Associate In Fidelity And Surety Bonding (AFSB)

What Is an Associate In Fidelity And Surety Bonding (AFSB)?

Associate in Fidelity and Surety Bonding (AFSB) is a certification earned by professionals in the insurance industry. To obtain this certification, candidates must complete a series of exams that cover different aspects of surety and the surety industry.

Although the AFSB is ultimately bestowed by the American Institute for Chartered Property Casualty Underwriters (AICPCU), the coursework and exams are overseen by The Institutes, a subsidiary of AICPCU which provides educational resources to insurance professionals.

Key Takeaways

  • AFSB is a professional designation earned by insurance professionals.
  • It is focused on a portion of the insurance party focused on counterparty risks.
  • To earn the AFSB, candidates must pass a series of exams taking approximately 15 to 21 months to complete.

How AFSBs Work

Fidelity and surety bonding is an area of insurance whereby one party is insuring itself against the risk that another party will fail to complete an act or refrain from doing something it promised not to do. Surety bonding refers to bonds that involve three separate parties, while fidelity bonds are insurance policies that can involve just two parties.

To signify their knowledge and competence in this area, candidates can obtain the AFSB by enrolling in a series of courses. These introductory courses cover the principles of suretyship, contract surety, commercial surety and crime insurance, business law for insurance professionals, and finance and accounting for insurance professionals. The applicant must also pass a fifty question exam on either ethical guidelines for insurance professionals, or on ethics and the Chartered Property Casualty Underwriter (CPCU) code of professional conduct.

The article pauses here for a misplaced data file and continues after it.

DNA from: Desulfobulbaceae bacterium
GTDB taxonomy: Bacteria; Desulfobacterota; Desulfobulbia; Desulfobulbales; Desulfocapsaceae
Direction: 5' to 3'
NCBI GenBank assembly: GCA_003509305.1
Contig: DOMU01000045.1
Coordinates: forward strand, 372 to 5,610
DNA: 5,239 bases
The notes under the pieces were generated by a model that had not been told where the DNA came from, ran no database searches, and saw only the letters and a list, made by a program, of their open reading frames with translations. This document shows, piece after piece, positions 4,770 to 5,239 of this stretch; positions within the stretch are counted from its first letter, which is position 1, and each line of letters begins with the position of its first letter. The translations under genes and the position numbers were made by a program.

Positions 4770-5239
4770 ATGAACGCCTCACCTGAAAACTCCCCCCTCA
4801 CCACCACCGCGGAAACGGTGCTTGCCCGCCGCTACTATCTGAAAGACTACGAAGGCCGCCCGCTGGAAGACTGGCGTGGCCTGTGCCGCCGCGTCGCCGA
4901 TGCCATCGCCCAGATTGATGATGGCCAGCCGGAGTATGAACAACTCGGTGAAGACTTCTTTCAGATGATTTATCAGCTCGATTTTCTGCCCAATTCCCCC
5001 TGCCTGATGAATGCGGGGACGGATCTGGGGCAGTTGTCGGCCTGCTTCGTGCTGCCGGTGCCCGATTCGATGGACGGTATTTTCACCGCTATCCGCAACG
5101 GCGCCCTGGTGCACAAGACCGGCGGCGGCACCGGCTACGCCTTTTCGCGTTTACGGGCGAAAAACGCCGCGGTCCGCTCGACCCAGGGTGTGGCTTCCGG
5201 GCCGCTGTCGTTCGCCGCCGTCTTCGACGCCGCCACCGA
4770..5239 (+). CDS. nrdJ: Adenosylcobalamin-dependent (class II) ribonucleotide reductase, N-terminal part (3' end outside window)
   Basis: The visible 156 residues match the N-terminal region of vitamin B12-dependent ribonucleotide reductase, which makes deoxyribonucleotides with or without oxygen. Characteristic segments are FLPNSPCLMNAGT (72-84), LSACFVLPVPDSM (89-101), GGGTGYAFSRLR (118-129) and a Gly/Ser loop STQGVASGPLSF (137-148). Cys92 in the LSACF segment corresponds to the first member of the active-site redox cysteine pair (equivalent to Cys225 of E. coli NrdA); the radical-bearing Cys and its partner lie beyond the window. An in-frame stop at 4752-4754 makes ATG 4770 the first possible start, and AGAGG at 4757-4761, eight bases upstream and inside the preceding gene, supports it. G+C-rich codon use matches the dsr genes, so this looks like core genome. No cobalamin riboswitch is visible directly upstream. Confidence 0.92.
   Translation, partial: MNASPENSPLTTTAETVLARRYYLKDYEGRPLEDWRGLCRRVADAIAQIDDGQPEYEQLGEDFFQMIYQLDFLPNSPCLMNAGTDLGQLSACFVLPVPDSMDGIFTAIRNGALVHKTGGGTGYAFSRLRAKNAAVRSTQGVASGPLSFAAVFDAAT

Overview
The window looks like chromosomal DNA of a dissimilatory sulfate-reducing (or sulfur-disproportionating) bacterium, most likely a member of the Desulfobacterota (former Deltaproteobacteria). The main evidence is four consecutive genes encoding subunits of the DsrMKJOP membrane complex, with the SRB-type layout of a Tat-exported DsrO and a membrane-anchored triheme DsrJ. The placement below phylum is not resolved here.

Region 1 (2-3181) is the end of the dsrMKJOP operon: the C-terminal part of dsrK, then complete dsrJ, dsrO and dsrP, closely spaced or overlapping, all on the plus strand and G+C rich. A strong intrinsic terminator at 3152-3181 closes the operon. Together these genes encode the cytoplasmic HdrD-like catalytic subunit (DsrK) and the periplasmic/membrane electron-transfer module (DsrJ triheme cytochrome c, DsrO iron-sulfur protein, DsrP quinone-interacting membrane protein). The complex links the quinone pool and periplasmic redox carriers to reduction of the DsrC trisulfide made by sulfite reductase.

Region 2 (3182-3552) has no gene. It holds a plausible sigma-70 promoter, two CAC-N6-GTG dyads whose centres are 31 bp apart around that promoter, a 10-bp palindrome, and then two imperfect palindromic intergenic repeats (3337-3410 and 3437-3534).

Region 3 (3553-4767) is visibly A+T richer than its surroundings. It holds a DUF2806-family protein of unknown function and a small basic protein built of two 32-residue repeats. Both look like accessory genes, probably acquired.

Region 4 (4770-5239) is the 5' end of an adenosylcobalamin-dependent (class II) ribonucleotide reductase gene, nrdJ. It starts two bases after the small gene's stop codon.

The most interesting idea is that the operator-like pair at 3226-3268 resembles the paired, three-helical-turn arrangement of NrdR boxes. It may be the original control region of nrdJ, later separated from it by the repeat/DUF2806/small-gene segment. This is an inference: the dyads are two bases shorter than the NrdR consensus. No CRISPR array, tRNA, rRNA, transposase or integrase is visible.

Typically, it takes candidates between 15 and 21 months to complete this coursework, including the exams that need to be passed for each course. Each exam takes about 2 or 3 hours to complete, and can include both multiple choice questions and essays. Once the candidate has obtained their AFSB, they can further enhance their credentials by pursuing the Associate in General Insurance (AINS) or Associate in Insurance Services (AIS) designations.

Real World Example of an AFSB

Candidates wishing to pursue the AFSB can do so using either in-person or online classes. In either case, the material used in the courses must be purchased from The Institutes. Although professional experience in the insurance industry would be an asset, The Institutes does not formally require the applicant to have any higher education or experience requirements to earn the designation.

The AFSB coursework provides a broad range of industry knowledge on subjects such as the commercial surety industry, the legal landscape of the insurance industry, and the methods used to assist corporate decision making. It also features specific skills and techniques, such as financial statement analysis, insurance underwriting, and credit investigation practices.

Article Sources
Investopedia requires writers to use primary sources to support their work. These include white papers, government data, original reporting, and interviews with industry experts. We also reference original research from other reputable publishers where appropriate. You can learn more about the standards we follow in producing accurate, unbiased content in our editorial policy.
  1. The Institutes. "What an ASFB Can Do for You?" Accessed Dec. 17, 2020.

Take the Next Step to Invest
The offers that appear in this table are from partnerships from which Investopedia receives compensation. This compensation may impact how and where listings appear. Investopedia does not include all offers available in the marketplace.